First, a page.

Swiss voters reject gold initiative

swiss-gold-referendum

Remember the Swiss gold referendum? The voters have spoken, and on November 30 they decided against requiring the Swiss National Bank to hold 20% of its assets in gold.

The initiative garnered worldwide attention in the markets and the media, as investors and analysts grappled with its potential implications. After news broke that it had not passed, gold fell 2%, touching below $1,150 an ounce, and then rebounded strongly on Monday to above $1,200. But what about the bigger picture?

How the Swiss gold referendum shook the gold market

Perhaps the most common conclusion drawn from the Swiss gold referendum, even before the vote took place, was that it represents increased awareness in the public sphere of gold and the role of central banks. Hebba Investments stated in Seeking Alpha that the referendum “has already changed the gold market as it has put gold in the public domain for citizens and politicians.” Former U.S. congressman Ron Paul called it a “healthy conversation.” In his words:

“People are starting to talk about gold more and they should. [The referendum] is one more step in the direction of proving that paper money, fiat money, money created by politicians out of thin air to subsidize big government and monetize debt is going to end.”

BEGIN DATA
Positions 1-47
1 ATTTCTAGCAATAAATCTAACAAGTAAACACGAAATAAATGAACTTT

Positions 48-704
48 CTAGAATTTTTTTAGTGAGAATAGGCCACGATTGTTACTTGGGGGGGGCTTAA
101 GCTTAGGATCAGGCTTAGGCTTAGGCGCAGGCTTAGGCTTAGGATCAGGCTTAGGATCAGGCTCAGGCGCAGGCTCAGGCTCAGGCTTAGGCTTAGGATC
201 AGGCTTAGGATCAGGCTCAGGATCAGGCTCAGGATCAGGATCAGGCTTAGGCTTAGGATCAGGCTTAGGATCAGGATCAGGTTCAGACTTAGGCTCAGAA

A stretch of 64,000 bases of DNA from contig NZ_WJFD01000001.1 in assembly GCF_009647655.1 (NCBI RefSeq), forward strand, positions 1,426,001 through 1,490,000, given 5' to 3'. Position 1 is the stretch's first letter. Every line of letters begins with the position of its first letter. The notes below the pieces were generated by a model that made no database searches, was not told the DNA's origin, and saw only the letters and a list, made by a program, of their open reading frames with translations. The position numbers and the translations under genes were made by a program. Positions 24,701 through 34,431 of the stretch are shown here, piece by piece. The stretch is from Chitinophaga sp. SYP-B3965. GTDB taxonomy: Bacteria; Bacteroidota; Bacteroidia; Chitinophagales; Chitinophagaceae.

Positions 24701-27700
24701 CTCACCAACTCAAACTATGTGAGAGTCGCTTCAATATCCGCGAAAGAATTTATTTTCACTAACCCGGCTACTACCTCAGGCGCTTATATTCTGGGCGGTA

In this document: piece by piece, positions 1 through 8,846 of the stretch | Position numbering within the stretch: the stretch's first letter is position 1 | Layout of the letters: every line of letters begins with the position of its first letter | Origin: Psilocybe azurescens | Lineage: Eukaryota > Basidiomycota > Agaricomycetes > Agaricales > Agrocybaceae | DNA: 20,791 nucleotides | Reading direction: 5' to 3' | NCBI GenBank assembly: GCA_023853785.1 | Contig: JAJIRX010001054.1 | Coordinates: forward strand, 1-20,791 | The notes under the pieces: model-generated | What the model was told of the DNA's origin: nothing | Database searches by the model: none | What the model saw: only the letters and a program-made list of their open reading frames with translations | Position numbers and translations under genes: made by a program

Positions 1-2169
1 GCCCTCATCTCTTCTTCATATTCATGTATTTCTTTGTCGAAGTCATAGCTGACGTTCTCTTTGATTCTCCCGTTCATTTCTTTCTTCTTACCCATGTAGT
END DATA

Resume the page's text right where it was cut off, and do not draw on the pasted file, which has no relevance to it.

Many central banks joined the conversation. Russia, for instance, recently made its largest gold purchase in over 15 years and continues to accumulate more each month. The Netherlands repatriated 122.5 tons of gold held at the Federal Bank of New York to its vaults in Amsterdam, according to a November 21 press release from the Dutch central bank. The European Central Bank also spoke last month of possibly adding gold to its assets.

It is clear that although the initiative did not pass, it sent ripples through the gold market and attracted attention to the issue of gold’s place in government monetary policy. At the very least, it demonstrates that the belief in gold as wealth protection still holds strong among both the government and the public.

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1 Comment

  • […] Remember the Swiss gold referendum that would require the Swiss National Bank to hold 20% of its assets in gold? The Swiss people ended up voting against it on November 30, but many analysts and gold bugs are focusing on the bigger picture. The most common conclusion reached was that the initiative is a sign of increased mindfulness among the public about gold and its role in monetary policy. Read more on this in Monday’s blog. […]

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